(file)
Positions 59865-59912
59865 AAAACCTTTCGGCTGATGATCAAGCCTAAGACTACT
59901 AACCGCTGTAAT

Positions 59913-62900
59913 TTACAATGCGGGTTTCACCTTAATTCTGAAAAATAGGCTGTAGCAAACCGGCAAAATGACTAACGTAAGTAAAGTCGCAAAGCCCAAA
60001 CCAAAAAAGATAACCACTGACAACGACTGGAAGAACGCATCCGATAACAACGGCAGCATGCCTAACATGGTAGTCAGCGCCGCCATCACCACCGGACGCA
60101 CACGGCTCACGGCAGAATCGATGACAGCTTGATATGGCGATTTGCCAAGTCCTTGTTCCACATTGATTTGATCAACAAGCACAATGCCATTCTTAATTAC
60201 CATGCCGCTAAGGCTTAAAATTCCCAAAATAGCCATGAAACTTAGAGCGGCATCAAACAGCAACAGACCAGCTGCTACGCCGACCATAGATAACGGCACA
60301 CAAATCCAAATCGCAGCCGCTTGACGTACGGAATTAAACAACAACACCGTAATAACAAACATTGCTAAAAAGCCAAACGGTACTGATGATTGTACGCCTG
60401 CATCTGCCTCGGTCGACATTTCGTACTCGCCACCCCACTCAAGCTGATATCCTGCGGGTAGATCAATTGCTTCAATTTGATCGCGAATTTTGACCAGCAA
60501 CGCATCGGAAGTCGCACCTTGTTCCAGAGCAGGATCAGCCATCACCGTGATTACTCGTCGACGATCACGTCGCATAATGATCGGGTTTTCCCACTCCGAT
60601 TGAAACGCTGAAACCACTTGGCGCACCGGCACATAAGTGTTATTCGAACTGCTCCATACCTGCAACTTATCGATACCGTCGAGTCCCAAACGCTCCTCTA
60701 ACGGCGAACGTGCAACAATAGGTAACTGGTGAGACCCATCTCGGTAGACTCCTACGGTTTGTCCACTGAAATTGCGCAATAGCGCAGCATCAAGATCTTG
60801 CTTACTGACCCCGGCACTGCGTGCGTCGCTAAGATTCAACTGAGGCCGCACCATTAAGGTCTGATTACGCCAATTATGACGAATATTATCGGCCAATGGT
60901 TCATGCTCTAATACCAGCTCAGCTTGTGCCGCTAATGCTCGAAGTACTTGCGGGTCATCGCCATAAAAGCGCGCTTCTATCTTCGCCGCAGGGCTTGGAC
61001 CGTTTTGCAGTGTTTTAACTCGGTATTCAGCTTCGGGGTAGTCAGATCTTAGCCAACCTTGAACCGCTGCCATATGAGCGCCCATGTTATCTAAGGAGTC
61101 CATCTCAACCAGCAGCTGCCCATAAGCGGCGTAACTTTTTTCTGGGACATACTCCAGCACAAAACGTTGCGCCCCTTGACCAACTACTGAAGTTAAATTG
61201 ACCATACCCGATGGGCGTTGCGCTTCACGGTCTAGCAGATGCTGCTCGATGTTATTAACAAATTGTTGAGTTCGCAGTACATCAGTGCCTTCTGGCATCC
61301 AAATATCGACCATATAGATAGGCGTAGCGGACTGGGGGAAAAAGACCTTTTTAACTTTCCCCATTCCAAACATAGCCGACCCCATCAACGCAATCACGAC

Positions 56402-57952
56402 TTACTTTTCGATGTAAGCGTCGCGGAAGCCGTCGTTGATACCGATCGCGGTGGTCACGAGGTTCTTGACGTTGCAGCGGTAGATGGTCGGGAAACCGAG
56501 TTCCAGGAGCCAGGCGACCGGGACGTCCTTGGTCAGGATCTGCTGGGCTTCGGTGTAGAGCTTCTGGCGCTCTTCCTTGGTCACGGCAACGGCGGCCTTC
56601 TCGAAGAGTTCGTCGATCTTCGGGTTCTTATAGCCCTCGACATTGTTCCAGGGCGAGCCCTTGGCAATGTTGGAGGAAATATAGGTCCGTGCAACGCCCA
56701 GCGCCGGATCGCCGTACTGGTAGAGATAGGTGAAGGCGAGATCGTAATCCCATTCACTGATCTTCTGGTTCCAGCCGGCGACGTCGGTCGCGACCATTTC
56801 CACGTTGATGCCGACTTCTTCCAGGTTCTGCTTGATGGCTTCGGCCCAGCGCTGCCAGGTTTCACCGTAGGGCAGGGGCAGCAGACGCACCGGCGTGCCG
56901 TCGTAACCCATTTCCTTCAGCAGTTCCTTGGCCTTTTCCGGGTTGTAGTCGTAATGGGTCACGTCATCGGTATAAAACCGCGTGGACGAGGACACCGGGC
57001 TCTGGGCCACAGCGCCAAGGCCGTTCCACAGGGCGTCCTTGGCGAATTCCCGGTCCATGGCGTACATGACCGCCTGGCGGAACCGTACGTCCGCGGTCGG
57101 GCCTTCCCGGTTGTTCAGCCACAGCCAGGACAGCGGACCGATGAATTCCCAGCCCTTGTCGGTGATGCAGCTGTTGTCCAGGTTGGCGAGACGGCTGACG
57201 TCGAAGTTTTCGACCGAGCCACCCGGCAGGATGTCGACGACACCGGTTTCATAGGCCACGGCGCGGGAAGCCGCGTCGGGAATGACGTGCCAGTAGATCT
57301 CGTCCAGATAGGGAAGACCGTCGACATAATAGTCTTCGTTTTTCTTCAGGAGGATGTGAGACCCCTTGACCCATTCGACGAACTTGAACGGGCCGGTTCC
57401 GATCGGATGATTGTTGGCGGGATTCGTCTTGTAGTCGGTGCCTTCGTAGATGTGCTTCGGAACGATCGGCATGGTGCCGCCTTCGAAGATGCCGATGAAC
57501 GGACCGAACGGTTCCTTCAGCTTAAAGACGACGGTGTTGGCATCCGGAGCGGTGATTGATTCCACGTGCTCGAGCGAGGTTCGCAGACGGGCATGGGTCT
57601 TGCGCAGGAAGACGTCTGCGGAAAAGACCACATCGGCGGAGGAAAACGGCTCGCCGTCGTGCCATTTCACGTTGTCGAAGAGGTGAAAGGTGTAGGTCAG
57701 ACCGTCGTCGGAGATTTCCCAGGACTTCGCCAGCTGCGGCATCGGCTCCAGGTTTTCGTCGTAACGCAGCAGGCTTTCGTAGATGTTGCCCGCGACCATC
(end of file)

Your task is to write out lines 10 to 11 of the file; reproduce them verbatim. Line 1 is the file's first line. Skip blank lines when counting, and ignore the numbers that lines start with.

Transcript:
60401 CATCTGCCTCGGTCGACATTTCGTACTCGCCACCCCACTCAAGCTGATATCCTGCGGGTAGATCAATTGCTTCAATTTGATCGCGAATTTTGACCAGCAA
60501 CGCATCGGAAGTCGCACCTTGTTCCAGAGCAGGATCAGCCATCACCGTGATTACTCGTCGACGATCACGTCGCATAATGATCGGGTTTTCCCACTCCGAT